• To my news babies, who dealt with a crazy election season and a crazier editor (me). I am so proud of each and every one of you. I was not easy on you. That you continued to strive for greatness is a testament to how far you will take this newspaper. Trust it.
  • To Chapman, who allowed me to be my truest self. You never asked me to compromise my feelings. You let me be crazy, aggressive, ridiculous and sassy, and you simply dealt it back to me. I love you forever.
  • To all my sprots bois (past and present), who showed me unwavering loyalty, the feeling is mutual. I am your biggest fan. I will never understand why you came to me for advice on sports reporting, but I’m honored. Go team.
  • To the web wizards, who are objectively magical. It’s unbelievable how talented, strong and crazy patient the three of you are. Be proud of yourselves.
  • To the rest of the editorial board, I love you.
  • To the rest of the newsroom, I am so proud of you. 
  • To every Collegian editor before me, thank you. I am humbled by your support this year. I’ll do my best to give ‘em hell in New York.

Former Collegian Editor-in-Chief Erin Douglas can be reached at or on Twitter @erinmdouglas23. After graduation, she will complete a summer internship at Bloomberg in New York City. After that, she’ll let you know. 

Rachel Telljohn, outgoing news editor

Journalism is addicting in the way I must imagine hard drugs are addicting.

Journalism is no longer my major, and yet some ridiculous part of me cannot seem to rid myself of it. Between my own addictive tendencies and the pressure put on me by my editor, Erin Douglas, I found myself in the position of news editor for the 2017-2018 school year. 

I entered into the position almost certain I would quit during the fall semester. Except for that whole addict thing. I ended up quitting a different job, and sticking with The Collegian until what feels like the sweetbitter end. 

There were two moments this semester during which I knew I was meant to be a journalist in some capacity, and meant to be a journalist at The Collegian

The first was the day Savannah McNealy died. I woke up at six in the morning that day, very uncharacteristically, to the public safety alerts and went into ‘journalist mode’. That was how I moved through the majority of my day, in journalist mode. I was on my way out of the Lory Student Center when the email came in that it was a student. I ran—ran like my life depended on it—back to the newsroom and typed through the shakiness of adrenaline.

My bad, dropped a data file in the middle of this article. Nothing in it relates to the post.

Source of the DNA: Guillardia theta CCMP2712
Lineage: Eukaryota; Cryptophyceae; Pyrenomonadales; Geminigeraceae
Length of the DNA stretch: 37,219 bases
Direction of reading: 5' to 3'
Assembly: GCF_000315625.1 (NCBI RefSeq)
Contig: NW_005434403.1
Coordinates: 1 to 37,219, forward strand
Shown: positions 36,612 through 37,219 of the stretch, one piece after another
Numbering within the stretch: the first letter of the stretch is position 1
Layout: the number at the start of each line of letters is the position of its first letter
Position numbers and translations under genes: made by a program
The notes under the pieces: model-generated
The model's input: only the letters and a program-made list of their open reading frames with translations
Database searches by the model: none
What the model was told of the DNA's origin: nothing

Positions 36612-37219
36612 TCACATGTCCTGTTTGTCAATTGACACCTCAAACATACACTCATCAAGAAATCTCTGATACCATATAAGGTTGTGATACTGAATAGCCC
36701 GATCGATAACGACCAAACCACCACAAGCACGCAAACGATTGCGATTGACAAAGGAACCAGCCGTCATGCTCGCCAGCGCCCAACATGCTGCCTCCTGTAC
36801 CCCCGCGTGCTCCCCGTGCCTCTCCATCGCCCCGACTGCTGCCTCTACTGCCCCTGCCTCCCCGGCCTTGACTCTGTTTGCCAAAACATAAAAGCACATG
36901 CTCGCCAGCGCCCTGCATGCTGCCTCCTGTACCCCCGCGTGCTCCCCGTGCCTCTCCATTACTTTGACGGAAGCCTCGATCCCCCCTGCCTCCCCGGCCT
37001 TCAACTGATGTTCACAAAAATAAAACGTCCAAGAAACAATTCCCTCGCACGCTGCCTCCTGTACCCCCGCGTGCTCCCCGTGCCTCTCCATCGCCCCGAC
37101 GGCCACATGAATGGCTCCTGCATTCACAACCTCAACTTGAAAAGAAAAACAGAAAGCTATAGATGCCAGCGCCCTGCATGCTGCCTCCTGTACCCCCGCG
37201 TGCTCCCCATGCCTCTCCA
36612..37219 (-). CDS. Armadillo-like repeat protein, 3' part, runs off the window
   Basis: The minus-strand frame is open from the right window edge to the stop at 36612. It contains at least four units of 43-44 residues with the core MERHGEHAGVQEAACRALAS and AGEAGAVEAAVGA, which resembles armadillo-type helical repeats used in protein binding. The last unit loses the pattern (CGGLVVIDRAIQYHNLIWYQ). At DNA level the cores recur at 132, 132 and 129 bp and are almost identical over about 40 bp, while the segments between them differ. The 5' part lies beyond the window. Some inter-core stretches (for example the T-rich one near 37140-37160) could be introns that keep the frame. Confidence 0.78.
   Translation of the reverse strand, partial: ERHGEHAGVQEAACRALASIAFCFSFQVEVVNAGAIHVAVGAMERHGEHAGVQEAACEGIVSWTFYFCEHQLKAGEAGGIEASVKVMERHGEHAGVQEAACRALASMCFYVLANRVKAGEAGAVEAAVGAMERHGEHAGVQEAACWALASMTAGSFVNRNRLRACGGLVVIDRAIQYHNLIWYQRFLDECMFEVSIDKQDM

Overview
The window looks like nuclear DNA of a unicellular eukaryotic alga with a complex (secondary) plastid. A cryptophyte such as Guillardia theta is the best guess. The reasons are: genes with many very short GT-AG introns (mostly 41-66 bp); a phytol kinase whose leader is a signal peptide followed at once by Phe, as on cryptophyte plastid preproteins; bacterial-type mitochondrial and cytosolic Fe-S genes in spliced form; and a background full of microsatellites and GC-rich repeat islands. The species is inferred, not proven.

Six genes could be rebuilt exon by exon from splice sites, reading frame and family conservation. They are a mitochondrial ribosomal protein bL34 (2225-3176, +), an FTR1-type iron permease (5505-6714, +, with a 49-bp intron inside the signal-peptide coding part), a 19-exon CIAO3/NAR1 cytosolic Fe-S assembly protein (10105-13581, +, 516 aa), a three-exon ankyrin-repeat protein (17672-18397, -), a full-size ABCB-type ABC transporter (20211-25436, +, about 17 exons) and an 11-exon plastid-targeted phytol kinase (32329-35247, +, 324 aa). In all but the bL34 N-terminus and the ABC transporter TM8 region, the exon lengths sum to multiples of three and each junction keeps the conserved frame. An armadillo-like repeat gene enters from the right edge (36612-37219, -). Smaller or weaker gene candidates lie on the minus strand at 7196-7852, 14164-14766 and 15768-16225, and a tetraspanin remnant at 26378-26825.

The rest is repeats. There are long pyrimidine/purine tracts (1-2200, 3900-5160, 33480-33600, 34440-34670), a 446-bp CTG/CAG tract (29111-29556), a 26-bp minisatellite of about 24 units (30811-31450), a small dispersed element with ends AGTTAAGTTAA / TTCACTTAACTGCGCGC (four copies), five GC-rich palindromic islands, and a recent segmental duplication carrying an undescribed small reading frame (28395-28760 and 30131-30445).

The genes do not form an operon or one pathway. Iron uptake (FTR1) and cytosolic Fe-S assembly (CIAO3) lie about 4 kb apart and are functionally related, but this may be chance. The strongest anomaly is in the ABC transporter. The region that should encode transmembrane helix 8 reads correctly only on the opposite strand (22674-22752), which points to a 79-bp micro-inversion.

I was in my mother’s car when the name was released. I sobbed—and I went back to the newsroom. 

I was in my mother’s car when the name was released. I sobbed—and I went back to the newsroom. 

I looked around the newsroom at the other faces that surely mirrored mine—red cheeked and puffy eyed—and knew in that moment that they were my family, and there was no other place I was supposed to be. 

The second moment was during the Charlie Kirk speech. I snuck down to the newsroom for a quiet dinner break during the event, only to see the message that there was something happening outside. Without a second thought, I grabbed my coat and my reporter’s notebook and ran out the door. With one of my best friends/coworkers by my side, we tromped through snow, saw a man’s head bleeding and followed neo-nazis. 

Neither experience is something I thought I would experience as a young twenty-something year old, and I owe it to nearly sheer dumb luck that I ended up in the job I did. 

Working for a newspaper is a beast all its own. It involves late nights and moments that make you want to tear your hair out, but those moments subside. The next morning, you have the satisfaction of seeing someone reading the thing you pour your heart and soul into almost daily.

Those stressful moments are also eased by the fact that the people you work with in a newsroom, and in student media more broadly, are some of the best humans to exist on this planet. Somewhere along the way they become your family; you drink together, you cry together and you make one of the coolest things (I think) we get to make in this life, the newspaper. 

I mentioned that I stuck with The Collegian until the sweetbitter end. I call it sweetbitter purposefully—it is a phrase that actually comes from Sappho—because this paper, this life, is sweet before it is bitter, and then it is sweet again. There are quite a few of us graduating (it feels like) from student media this year and I can already tell—it was sweet, it is bitter, and the paper will be sweet once again, even after we leave. 

Catch you on the flip side, Rocky Mountain Student Media. It is off into the wonderful unknown.

Rachel Telljohn can be reached on Twitter @racheltelljohn

Michelle Fredrickson, outgoing opinion editor

Before I even moved to Fort Collins to attend CSU for graduate school, I knew I wanted to work for The Collegian.

I had spent all four years of my undergraduate at Washington State University deeply involved in The Daily Evergreen, the local student newspaper, as everything from sports columnist to news editor to editor-in-chief. It had been the best experience of my college career. I love student journalism, and I believe at my core that it is one of the greatest things a university can offer.

After leaving The Daily Evergreen, I was nervous about going to a new paper. How would any newspaper live up to the ridiculously high expectations I had for Student Media?